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Monkeys in the Mirror
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2014 GSAT Results for Jamaican Kids
Results of GSAT are in schools this week
E Learning in Jamaica WIN PRIZES and try our Fun Animated Games
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Warmest Year on Record
Easy Ways to Conserve Water
Earth from the inside out
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Of Lice and Old Clothes
Ancient Art on the Rocks
If Only Bones Could Speak
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A Taste for Cheese
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Ministry of Education Announces 82 GSAT Scholarships for 2010
2014 GSAT Results for Jamaican Kids
10 Common Mistakes When Preparing for the GSAT Math Test
GSAT Exams Jamaica Scholarships
Access denied - Disabled boy aces GSAT
GSAT Practice Papers | GSAT Mathematics | Maths
2014 GSAT Results for Jamaican Kids
GSAT Mathematics
10 Common Mistakes When Preparing for the GSAT Math Test
GSAT Practice Papers | GSAT Mathematics | Maths
Detecting True Art
Human Body
A Long Trek to Asia
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Hear, Hear
Invertebrates
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African Wild Dog
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How children learn
Choosing a Preschool: What to Consider
Raise a Lifelong Reader by Reading Aloud
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Nature's Alphabet
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No Fat Stars
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Saturn's Spongy Moon
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Slip Sliming Away
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Morphing a Wing to Save Fuel
The Parts of Speech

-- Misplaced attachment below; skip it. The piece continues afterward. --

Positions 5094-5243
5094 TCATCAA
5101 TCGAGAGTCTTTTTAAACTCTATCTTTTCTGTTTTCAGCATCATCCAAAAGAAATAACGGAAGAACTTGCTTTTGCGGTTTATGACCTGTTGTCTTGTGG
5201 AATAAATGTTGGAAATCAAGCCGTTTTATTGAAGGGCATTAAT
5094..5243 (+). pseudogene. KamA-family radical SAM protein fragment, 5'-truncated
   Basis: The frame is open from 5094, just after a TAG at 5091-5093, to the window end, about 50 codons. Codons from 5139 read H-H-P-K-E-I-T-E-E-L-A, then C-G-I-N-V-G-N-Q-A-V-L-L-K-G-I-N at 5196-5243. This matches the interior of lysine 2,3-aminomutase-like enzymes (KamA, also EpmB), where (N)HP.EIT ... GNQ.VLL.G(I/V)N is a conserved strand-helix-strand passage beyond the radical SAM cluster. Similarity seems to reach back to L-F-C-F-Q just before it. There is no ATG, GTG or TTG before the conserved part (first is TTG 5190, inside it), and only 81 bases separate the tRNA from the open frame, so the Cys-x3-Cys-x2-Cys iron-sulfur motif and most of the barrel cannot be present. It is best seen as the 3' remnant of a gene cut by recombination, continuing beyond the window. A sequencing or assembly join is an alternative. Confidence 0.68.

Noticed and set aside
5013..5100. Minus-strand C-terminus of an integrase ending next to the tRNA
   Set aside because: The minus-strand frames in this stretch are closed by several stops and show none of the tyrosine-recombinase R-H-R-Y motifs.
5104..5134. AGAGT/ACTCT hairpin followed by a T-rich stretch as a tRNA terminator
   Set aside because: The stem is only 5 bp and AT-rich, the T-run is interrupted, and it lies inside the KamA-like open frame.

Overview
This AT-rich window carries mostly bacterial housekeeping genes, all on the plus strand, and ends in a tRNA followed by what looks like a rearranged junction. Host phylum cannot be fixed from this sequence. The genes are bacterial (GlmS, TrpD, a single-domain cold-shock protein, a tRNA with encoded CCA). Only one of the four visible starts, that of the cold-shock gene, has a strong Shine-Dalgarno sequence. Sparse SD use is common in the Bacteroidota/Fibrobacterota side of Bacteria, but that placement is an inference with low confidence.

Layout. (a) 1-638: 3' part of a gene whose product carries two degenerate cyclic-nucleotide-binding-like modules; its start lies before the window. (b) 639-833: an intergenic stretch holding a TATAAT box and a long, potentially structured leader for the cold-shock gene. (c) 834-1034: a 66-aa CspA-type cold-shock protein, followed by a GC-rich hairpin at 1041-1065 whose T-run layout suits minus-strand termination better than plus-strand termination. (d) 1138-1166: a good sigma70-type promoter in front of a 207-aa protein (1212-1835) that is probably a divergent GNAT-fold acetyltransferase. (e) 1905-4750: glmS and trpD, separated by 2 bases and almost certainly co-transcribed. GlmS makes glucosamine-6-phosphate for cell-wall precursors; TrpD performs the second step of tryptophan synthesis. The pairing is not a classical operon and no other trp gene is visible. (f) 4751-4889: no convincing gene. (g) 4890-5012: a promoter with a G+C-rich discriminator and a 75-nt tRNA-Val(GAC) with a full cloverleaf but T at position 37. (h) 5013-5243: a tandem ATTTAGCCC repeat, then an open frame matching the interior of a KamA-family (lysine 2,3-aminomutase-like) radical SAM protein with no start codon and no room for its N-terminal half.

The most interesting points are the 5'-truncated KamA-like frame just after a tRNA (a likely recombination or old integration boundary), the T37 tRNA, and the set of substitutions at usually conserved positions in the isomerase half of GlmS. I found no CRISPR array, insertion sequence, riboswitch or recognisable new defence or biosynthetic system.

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Watering the Air
Weekend Weather Really Is Different
Recipe for a Hurricane
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Who's Knocking?

Is it, or isn't it? That's been the question on every bird-lover's lips since April, when scientists announced that the ivory-billed woodpecker is still alive (see "Glimpses of a Legendary Woodpecker"). For the past 60 years, many experts supposed that the bird was extinct. Even after the recent rediscovery, some have refused to believe the reports. Researchers from Cornell University in Ithaca, New York, placed digital sound recorders at more than 150 spots in the woodlands of Arkansas and left them there for weeks. In all, they collected about 18,000 hours of sound. Within the recordings, the Cornell scientists hear what they say could be the ivory-billed woodpecker's distinctive sharp calls, which sound like "kent." The recorders also picked up several dozen examples of a double-knocking sound, typical of the way an ivory-billed woodpecker is supposed to drum on a tree. On the lab's Web site (www.birds.cornell.edu/ivory/), the scientists have posted the new recordings, along with recordings from the 1930s. Computer analyses show that the recent calls are very similar to the 1930s sounds, which definitely come from ivory-billed woodpeckers. You can listen to the recordings, compare the sounds, and decide for yourself. Critics who challenged the first claims (which included seven sightings and 4 seconds of blurry video footage) have been more accepting of the new sound recordings. Still, doubts remain. The bird in the original video looks like a pileated, not ivory-billed, woodpecker to some people. Moreover, the sounds are not complete proof by themselves, the Cornell scientists say. Several people bird-watching in the Arkansas woods have said that blue jays there sometimes make an odd tooting sound. The recorded calls sound a little like them. To check this, the Cornell team plans to record blue jay calls in Arkansas. So far, there's no proof that will satisfy everyone. The only clincher, it seems, will be a clear, close-up photograph. Somebody still needs to take that picture.—E. Sohn

Who's Knocking?
Who's Knocking?








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